Rescheduled: Our Red Book
Bard Theater and Performance Department, Written Arts, and the OSUN Center for Human Rights & the Arts at Bard present:
A reading of Our Red Book, a collection of essays, oral histories, and artworks about periods across all stages of life, gathered by the New York Times best-selling author Rachel Kauder Nalebuff.
“Powerful…. Bold and candid, these missives go a long way in breaking through what one contributor calls ‘the taboo of bleeding.’”—Publishers Weekly.
This event will include a panel discussion amongst Rachel Kauder Nalebuff and contributing writers Somah Haaland, Victoria Law, and Daaimah Mubashshir.
Copies of the book will be available for sale in the lobby from Oblong Books.
After hearing a harrowing coming-of-age story from her great aunt, Rachel Kauder Nalebuff started gathering stories about menstruation in her family that had never been told. What began as an oral history project quickly snowballed: Rachel heard from family and friends, and then from strangers—writers, experts, community leaders, activists, young people, and other visionaries—about the most intimate physical transformations in their lives.
Our Red Book takes us through stories of first periods, last periods, missing periods, and everything about bleeding that people wish they had been told. Weaving together powerful voices—from teenagers, midwives, Indigenous scholars, Olympic athletes, incarcerated writers, disoriented fathers, elected leaders who fought to make period products free, friends transitioning genders, grandmothers, and lovers—the book invites us on a collective journey of growth and change, with Rachel’s own voice as a guide.
The result is a people’s history of menstruation, told through an array of perspectives and identities that span the globe. Gathered over twenty years, the collection takes stock of our shifting relationships to family, cultural inheritance, gender, aging, and liberation.
Rachel Kauder Nalebuff is a writer working at the intersection of oral history, performance, and public health. Her newest book is Our Red Book (Simon & Schuster, 2022). She is the author of Stages: on Dying, Working, and Feeling (Thick Press, 2020); coeditor of The Feminist Utopia Project (Feminist Press, 2015); and the editor of the New York Times bestselling My Little Red Book (Twelve Books, 2009). She teaches nonfiction writing at Yale University.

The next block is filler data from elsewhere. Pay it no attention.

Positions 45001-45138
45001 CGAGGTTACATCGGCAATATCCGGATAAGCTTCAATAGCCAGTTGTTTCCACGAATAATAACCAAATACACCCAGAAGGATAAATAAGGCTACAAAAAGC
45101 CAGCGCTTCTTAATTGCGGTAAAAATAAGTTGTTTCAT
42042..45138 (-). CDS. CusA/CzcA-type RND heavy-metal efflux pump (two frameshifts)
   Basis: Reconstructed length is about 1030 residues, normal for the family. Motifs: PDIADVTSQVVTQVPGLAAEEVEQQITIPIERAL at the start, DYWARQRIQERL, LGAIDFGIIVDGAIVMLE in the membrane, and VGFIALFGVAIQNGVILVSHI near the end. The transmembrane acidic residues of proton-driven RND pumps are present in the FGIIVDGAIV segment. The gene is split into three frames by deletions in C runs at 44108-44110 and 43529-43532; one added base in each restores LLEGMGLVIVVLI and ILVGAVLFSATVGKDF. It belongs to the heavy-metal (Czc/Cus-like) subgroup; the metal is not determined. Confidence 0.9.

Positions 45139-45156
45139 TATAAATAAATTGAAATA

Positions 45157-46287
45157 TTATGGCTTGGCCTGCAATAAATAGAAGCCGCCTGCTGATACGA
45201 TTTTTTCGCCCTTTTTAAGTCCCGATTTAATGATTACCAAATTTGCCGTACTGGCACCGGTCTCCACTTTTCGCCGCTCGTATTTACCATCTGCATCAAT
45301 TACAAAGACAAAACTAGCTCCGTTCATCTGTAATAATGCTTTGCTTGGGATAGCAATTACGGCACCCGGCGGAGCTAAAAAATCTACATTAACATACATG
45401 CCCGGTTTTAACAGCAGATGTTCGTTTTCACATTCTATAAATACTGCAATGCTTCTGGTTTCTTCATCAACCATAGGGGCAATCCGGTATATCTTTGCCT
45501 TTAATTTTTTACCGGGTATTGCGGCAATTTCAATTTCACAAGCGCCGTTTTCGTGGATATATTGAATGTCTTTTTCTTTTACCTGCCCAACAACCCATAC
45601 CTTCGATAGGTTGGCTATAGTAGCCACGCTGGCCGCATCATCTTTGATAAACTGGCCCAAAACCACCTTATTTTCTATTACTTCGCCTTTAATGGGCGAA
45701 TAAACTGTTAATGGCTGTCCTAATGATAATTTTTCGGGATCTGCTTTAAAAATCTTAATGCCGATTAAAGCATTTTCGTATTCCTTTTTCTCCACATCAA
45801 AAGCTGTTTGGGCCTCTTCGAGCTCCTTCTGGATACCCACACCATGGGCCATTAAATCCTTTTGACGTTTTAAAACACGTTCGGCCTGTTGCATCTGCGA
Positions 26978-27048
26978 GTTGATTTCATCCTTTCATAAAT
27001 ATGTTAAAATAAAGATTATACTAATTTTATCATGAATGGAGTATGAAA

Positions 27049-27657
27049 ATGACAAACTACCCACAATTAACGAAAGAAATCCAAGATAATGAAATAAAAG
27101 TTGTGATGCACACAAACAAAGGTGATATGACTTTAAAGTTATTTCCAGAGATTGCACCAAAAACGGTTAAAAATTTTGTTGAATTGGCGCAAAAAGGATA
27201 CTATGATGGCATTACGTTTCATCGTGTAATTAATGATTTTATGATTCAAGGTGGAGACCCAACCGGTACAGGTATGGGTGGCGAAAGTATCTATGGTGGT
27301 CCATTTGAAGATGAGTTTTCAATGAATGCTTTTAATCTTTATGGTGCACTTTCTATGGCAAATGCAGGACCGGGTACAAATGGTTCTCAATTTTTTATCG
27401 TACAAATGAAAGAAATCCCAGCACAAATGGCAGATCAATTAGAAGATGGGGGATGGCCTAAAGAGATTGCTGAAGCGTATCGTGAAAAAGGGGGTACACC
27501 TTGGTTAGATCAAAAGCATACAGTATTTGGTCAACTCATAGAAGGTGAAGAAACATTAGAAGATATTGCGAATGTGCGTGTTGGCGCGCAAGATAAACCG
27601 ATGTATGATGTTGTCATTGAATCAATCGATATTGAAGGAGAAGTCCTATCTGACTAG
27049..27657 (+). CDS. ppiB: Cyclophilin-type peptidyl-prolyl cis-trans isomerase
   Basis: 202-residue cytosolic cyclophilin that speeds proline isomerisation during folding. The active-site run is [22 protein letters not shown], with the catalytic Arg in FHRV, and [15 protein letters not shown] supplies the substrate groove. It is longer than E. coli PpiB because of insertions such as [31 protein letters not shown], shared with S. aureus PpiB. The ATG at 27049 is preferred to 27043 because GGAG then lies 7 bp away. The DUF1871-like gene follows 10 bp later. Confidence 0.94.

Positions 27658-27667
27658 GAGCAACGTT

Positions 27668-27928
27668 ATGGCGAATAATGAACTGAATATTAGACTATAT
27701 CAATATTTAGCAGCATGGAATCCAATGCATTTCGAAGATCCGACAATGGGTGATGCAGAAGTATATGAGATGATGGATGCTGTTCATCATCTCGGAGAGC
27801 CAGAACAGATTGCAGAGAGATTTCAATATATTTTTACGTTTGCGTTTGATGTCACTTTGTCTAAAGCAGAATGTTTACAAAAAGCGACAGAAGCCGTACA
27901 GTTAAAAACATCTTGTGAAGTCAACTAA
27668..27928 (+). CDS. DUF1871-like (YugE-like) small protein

Somah Haaland is a queer Indigenous artist and community organizer from the Pueblos of Laguna and Jemez in New Mexico who currently resides in New York City.
Victoria Law is a freelance journalist and author focusing on women’s incarceration. Her books include Resistance Behind Bars: The Struggles of Incarcerated Women, Prison By Any Other Name: The Harmful Consequences of Popular Reform, and “Prisons Make Us Safer” & 20 Other Myths About Mass Incarceration. You can find more of her work at victorialaw.net.
Daaimah Mubashshir is Bard’s Playwright-in-Residence. Her work has been commissioned by the Guthrie Theater, Minneapolis, and 3 Hole Press. She is the recipient of numerous awards and fellowships, including the 2021 PlayCo Residency for Black Women Theatre Makers; 2020–22 WP Theater Lab Fellowship; 2019-22 Core Writer Fellowship (Playwrights Center, Minnesota), an Audrey Residency (New Georges), MacDowell Fellowship, and Foundation of Contemporary Arts Emergency Grant.
Nearby villages and towns in the Hudson Valley boast a large selection of restaurants, as well as a variety of hotels, motels, inns, and bed & breakfasts.Eat & Stay
Bard College’s main campus is located in Annandale-on-Hudson (a hamlet of Red Hook), New York, on the east bank of the Hudson River, about 90 miles north of New York City and 220 miles southwest of Boston. The Taconic State Parkway and the New York State Thruway provide the most direct routes to our campus. Click the Google map below, or get directions by entering the following address into your GPS: 60 Manor Avenue, Red Hook, NY 12571.
From the East
If you are traveling from east of the Hudson River in New York State, take the Taconic State Parkway to the Red Hook / Route 199 exit, drive west on Route 199 through the village of Red Hook to Route 9G, turn right onto Route 9G, drive north 1.9 miles, turn left onto Annandale Road, then turn right onto Manor Ave.
From the West
If you are traveling from west of the Hudson River, take the New York State Thruway (I-87) to exit 19 (Kingston), take Route 209 (changes to Route 199 at the Hudson River) over the Kingston-Rhinecliff Bridge to Route 9G, turn left onto Route 9G, drive north 3.5 miles, turn left onto Annandale Road, then turn right onto Manor Ave.
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